Oscars Timeline Shift Helps Voters See More Movies

Oscar Nominations 2016
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In announcing the voting timetable for next year’s 89th annual Oscars, the Academy of Motion Picture Arts & Sciences has taken the time crunch out of the equation for its membership… kind of.

For the last four years, the annual Oscar nominations announcement has been held on a mid-month Thursday in January. Added to the fact that the phase-one (nominations) voting period begins in late-December and straddles the new year, the result has been holiday schedules wreaking havoc on screener catch-up for those looking to see as many contenders as possible.

Today the Academy announced that, for the first time since the Oscar telecast date was shifted from late-March to late-February over a decade ago, phase-one voting won’t commence until after the new year. But there’s a notable catch: both balloting phases will run for a scant nine days each, the shortest windows yet.

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The Academy has actually been slowly tightening these windows over the last several years. As recently as the 2011 season, phase-one voting lasted a full three weeks, while phase-two voting lasted 18 days. It used to be even longer. However, electronic voting has helped this become a reasonable reality. The Academy has consistently noted that the vast majority of its membership votes electronically now rather than via snail mail.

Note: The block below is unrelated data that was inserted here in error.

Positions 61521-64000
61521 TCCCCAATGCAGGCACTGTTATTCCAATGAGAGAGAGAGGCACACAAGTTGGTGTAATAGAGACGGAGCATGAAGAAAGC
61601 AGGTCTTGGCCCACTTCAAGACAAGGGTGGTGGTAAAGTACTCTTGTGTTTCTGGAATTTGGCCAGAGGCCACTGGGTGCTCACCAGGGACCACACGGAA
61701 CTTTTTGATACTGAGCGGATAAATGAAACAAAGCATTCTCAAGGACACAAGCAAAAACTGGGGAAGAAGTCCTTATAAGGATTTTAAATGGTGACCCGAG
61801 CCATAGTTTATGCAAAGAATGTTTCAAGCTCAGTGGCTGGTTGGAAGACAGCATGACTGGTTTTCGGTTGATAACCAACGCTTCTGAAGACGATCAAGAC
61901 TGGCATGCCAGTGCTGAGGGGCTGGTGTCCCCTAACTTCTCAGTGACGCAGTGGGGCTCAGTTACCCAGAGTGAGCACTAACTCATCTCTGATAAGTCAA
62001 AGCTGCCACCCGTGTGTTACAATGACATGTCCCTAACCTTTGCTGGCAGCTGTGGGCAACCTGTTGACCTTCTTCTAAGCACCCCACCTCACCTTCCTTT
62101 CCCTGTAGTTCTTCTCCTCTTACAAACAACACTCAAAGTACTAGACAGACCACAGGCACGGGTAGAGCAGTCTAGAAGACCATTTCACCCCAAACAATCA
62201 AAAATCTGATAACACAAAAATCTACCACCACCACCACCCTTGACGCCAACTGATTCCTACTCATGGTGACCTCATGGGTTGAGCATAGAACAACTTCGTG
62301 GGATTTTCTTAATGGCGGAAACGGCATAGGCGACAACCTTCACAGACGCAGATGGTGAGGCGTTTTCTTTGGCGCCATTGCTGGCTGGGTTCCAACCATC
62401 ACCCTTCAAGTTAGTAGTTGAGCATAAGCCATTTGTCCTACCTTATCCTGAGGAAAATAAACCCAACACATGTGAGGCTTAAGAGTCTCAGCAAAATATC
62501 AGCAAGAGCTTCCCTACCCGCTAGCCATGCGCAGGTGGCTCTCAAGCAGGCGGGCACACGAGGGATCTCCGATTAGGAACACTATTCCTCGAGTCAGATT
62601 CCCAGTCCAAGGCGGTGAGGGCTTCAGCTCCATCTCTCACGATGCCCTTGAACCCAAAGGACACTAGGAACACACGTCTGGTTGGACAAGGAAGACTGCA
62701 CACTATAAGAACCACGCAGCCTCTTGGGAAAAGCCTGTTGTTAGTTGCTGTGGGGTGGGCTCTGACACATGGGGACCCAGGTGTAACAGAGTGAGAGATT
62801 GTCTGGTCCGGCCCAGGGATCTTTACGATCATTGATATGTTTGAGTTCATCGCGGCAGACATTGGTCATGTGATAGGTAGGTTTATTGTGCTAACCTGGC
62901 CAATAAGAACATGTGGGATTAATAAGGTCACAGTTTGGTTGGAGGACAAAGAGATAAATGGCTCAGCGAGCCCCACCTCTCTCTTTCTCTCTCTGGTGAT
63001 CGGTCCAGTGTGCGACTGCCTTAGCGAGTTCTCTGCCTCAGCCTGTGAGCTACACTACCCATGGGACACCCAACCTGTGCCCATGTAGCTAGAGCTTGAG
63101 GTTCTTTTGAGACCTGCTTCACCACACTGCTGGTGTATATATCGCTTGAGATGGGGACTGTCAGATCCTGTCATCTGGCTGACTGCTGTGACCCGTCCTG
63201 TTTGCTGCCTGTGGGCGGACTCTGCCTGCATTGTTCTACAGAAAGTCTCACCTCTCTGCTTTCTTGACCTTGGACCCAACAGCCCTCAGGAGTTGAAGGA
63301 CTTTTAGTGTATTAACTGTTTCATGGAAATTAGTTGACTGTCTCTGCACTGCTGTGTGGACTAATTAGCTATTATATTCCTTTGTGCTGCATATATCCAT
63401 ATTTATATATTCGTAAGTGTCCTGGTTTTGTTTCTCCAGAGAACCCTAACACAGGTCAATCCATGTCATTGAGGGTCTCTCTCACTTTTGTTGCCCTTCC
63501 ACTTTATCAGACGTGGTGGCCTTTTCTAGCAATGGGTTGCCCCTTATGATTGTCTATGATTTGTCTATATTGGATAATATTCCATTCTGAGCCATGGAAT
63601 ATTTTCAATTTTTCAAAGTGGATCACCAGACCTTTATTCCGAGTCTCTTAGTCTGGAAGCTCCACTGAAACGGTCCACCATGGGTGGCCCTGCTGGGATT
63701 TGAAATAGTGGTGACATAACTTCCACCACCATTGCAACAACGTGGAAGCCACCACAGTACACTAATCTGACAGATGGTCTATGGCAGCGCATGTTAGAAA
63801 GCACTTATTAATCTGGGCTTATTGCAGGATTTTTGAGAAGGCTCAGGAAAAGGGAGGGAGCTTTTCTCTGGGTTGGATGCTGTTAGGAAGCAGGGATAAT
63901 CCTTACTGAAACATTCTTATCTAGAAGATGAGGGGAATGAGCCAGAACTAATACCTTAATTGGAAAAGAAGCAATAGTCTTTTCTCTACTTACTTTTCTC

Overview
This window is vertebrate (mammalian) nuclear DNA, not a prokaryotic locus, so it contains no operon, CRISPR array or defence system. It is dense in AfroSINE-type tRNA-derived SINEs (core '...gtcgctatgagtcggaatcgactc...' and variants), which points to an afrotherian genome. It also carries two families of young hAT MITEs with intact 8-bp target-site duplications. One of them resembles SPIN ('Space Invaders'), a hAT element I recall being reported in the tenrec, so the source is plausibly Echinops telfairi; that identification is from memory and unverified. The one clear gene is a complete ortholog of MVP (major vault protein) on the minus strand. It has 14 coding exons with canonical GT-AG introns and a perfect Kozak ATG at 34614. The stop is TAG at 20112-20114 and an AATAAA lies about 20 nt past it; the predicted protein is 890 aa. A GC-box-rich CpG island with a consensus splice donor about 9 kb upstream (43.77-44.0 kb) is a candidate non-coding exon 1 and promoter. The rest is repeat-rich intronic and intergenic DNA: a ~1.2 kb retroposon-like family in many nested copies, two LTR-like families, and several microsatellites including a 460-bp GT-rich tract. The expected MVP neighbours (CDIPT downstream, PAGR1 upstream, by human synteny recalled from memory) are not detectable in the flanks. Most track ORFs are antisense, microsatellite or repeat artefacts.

Either way, voter complaints more often center on when voting is scheduled, not how long it lasts. Many vote as soon as their ballots arrive or are made available online, after all. With this schedule, more time is afforded for those squeezing viewings into the end of the year.

Nominations will be announced on Tuesday, Jan. 24, in line with the pre-2013 status quo.

The move affects other things, however. For instance, with the 74th annual Golden Globes being held on Jan. 8 (i.e. five days before phase one voting concludes), the NBC telecast takes on a sheen of perceived importance. Many felt that moving the Academy’s phase-one timetable and nominations ahead of the Globes four years ago was meant to hurt the show.

The nominations announcement also lands right in the middle of the Sundance Film Festival (Jan. 19-29) this time around, much like it used to. So that’ll be a familiar headache for journalists covering both.

The 89th Academy Awards will be held on Sunday, Feb. 26, 2017.

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  1. EricJ says:

    “A sheen of perceived importance.” That’s a KIND way of referring to the Golden Globes in recent years.
    Ever since the shortened voting period, it’s given voters less time to screen -and- ponder possible choices, and many of the busier voters, with more eight-ten slots to fill, had been doing what the rest of the civilians had been doing:
    “Fantasy-baseball” guessing the buzz from the (hype-gullible) Golden Globe nominees, and the (mainstream-resentful) NBOR critics’ lists.

    If electronic voting can shorten the time for votes to be submitted, maybe more of that time can be given to finding the voters’ actual populist choices, and not rubber-stamping rumors in a last-minute frenzy.

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